Hope Comes by Air and Foot

A unique partnership is bringing hope to the mountains of Lesotho


The sun sets on the Tlhanyaku valley in Lesotho. Photo by Lem Malabuyo.


A mother and her two children hiked uphill carrying empty five-gallon plastic jugs. Dry season in the mountains of Lesotho means water is scarce.

Headed in a different direction, members of the Lesotho Flying Pastors (LFP) were on their way to a village to share the gospel. They soon crossed paths with the water seekers.

The mom remembered the pastors from their last visit to the area, when they had shown a film about a man named Jesus. She was glad to see them again and stopped along the trail to talk with one of them.

Refiloe, one of the LFP members, opened her Bible and began to share with them from God’s Word. She then asked if they were ready to receive Jesus Christ as their Savior. They agreed and, with arms raised, right there on the trail, repeated the prayer that ushered them into God’s kingdom.

Refiloe Shoaepane (foreground) prays with water seekers on a trail in the mountains of Lesotho. Photo by Jennifer Wolf.


A Strong Partnership                                                                             

The MAF team in Lesotho had been praying for years for an opportunity to partner with local believers to share the gospel in the remote villages of this small, mountain kingdom. The LFP was born out of that desire.

MAF began sending teams of Basotho LFP lay pastors and youth leaders—two men and two women on each trip—to the Tlhanyaku area once a month where they would hike to surrounding villages for a week at a time.

Things were going so well that, last August, MAF added a second key village. Now the LFP also head to Matsaile and reach surrounding communities in that area.

When they go, the LFP find that many people have never heard the name of Jesus. They practice witchcraft and live in fear of ancestors and nature, which they believe control their destinies.

“To know there is someone more powerful than any of these spirits and things they’re afraid of is transforming. It frees them from fear,” explained Joe Adams, an MAF pilot who played a key role in bringing structure and unity to the LFP.

Lesotho Flying Pastors Boomo Putsoa, left, and Francis Nkuke overlook a small village in the Tlhanyaku region of Lesotho. Photo by Lem Malabuyo.


MAF provides the strategic vision and oversight, the transportation, and the logistics. But they don’t operate alone.

“The Lesotho Flying Pastors is not our project,” said Matthew Monson, program manager of MAF Lesotho. “It’s a huge collaborative effort from so many people. The local pastors who have the ability to preach and teach in their own context—their part is crucial.”

MAF plays a crucial part in taking them to the mountains. By supporting MAF, people like you make this possible.

“Without the support of donors, the whole thing falls apart,” added Matthew.


Out of the Box

MAF serves the physical needs of the Basotho people in Lesotho’s remote mountains—80 percent of all MAF’s flights there are medically related, and they conduct some 200 medical evacuations each year.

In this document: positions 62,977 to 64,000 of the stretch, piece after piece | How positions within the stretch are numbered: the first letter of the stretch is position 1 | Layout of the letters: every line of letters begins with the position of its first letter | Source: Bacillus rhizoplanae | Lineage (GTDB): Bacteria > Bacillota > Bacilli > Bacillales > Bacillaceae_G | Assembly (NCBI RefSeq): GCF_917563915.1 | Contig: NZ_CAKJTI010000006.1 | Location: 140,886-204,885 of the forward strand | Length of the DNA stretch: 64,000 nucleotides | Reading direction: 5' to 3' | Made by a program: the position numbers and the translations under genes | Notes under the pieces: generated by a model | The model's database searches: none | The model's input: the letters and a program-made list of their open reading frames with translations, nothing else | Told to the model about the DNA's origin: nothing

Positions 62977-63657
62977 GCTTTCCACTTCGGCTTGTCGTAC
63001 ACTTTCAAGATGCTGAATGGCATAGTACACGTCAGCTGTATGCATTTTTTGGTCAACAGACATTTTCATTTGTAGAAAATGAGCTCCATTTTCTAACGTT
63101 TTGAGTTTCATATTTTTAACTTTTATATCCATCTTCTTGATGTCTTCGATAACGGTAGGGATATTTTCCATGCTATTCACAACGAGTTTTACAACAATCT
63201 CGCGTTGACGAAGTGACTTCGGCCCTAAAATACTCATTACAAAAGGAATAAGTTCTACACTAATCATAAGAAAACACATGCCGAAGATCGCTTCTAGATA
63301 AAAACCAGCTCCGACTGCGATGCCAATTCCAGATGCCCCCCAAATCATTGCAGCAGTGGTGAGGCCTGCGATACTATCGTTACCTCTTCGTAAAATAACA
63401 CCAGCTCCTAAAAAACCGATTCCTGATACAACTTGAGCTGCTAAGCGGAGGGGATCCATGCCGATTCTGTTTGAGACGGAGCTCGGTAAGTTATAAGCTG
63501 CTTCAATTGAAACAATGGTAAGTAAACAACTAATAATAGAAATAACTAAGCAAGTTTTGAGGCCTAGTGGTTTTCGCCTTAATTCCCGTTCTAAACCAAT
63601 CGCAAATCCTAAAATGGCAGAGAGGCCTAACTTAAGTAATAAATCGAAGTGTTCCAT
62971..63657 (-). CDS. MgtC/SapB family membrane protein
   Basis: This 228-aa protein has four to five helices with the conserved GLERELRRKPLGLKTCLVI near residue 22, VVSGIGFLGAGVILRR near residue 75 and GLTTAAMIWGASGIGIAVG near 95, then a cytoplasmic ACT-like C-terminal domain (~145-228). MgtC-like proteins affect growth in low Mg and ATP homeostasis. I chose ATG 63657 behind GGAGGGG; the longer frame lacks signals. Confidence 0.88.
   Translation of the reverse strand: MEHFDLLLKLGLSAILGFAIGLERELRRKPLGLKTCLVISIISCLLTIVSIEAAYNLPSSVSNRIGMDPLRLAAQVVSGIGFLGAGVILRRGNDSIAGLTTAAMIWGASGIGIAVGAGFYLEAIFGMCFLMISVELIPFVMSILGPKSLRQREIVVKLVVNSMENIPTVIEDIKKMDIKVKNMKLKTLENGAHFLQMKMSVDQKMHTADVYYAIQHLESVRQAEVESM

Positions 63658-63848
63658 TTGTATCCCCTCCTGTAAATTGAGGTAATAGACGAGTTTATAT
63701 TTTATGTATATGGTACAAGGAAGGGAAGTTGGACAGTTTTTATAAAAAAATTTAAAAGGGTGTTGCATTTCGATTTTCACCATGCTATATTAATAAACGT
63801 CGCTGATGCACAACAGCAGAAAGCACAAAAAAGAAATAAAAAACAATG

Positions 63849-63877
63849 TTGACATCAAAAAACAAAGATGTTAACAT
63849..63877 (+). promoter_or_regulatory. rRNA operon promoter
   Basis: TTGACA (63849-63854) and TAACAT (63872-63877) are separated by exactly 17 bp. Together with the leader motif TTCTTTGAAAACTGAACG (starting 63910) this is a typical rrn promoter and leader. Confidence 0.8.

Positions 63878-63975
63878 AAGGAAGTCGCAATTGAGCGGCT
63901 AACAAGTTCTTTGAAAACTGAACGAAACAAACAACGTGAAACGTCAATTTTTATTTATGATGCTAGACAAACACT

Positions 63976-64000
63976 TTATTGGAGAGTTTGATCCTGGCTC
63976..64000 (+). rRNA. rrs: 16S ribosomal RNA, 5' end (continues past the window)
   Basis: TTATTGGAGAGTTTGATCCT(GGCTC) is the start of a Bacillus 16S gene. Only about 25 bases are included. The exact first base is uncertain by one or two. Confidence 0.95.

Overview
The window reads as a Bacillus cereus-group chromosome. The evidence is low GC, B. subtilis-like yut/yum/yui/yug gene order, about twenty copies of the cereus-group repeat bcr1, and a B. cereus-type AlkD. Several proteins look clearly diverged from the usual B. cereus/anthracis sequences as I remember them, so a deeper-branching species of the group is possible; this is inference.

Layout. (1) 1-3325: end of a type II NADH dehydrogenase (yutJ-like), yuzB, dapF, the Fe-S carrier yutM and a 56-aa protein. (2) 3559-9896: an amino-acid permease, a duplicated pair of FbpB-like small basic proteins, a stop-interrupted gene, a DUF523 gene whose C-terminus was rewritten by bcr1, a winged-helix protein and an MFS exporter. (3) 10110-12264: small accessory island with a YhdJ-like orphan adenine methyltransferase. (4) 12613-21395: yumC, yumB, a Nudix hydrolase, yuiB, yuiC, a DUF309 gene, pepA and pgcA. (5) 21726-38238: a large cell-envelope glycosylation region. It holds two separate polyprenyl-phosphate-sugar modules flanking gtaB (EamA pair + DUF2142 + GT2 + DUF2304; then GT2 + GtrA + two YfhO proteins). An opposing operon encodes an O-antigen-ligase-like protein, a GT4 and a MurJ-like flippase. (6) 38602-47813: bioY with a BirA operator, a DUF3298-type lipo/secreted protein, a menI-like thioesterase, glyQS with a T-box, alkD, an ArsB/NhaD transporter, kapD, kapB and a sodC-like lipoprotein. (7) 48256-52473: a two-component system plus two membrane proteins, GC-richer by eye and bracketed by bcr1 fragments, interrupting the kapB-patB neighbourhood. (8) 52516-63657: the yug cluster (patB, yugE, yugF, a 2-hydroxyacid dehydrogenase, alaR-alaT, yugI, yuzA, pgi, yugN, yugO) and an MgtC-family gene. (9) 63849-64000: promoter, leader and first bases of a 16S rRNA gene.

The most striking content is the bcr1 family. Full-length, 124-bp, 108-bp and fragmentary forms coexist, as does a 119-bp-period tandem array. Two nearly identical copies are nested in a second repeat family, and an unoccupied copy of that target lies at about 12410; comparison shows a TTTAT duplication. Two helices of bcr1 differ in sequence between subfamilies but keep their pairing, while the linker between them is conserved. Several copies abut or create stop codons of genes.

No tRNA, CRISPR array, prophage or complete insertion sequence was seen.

But the team’s ultimate goal is to see people transformed by the love of Christ. MAF’s partnership with the LFP allows the message of the gospel to reach isolated areas of the country. The LFP members already know the language and understand the culture and the difficulties their people face. They are passionate about reaching their own.


“They can immediately make heart connections with the people who live in these remote locations,” said Matthew.

It’s required some out-of-the-box thinking about how best to come alongside the local church. Recently, Joe held a day-long training for the LFP volunteers, and MAF has hired one of the LFP members to coordinate the trips. Makopoi Shoaepane communicates with the volunteers, purchases the food, and arranges lodging for each trip. Then, she spends two weeks of the month with the LFP teams in the mountain villages.


Makopoi Shoaepane, left, shares the gospel message with a man in the Tlhanyaku region of Lesotho (Africa). Photo by Jennifer Wolf.

“If MAF wasn’t partners with the Lesotho Flying Pastors, it wouldn’t be easy for us to get here,” explained Makopoi. The alternative would require a full day of travel by public transport on a winding, dirt road into the mountains.

“An MAF flight from Maseru to Tlhanyaku is about 45 minutes. We get here and we’re not tired. The same day we start going village to village, so it’s a really great help,” said Makopoi.


The Spiritual and the Physical Converge 

Recently, MAF had a request for a Code-1 emergency flight to bring a man from one of the mountain clinics to the main hospital in Maseru. He had tried to take his own life by swallowing needles. Joe knew one of the LFP pastors, David, had plans to fly to this man’s village. Joe asked David to try to locate the young man while he was there and share the gospel with him.

A short time later, Joe received a text from the pastor. The man had indeed heard the good news about Jesus and decided to follow Him.

Thanks to the prayers and financial support of people like you, the Basotho people are finding Living Water and hope for their souls.


Story appeared in the May FlightWatch, a special 75th anniversary issue:

1 Comment

  • Denise Peters says:

    I am so happy that MAF is serving the people of Lesotho. For many years we have supported children there through the efforts of World Vision. Knowing that those who have grown up and moved on in their lives have the opportunity to know Jesus through this community work is exciting and encouraging. Thank you for this story and the work you are doing there!

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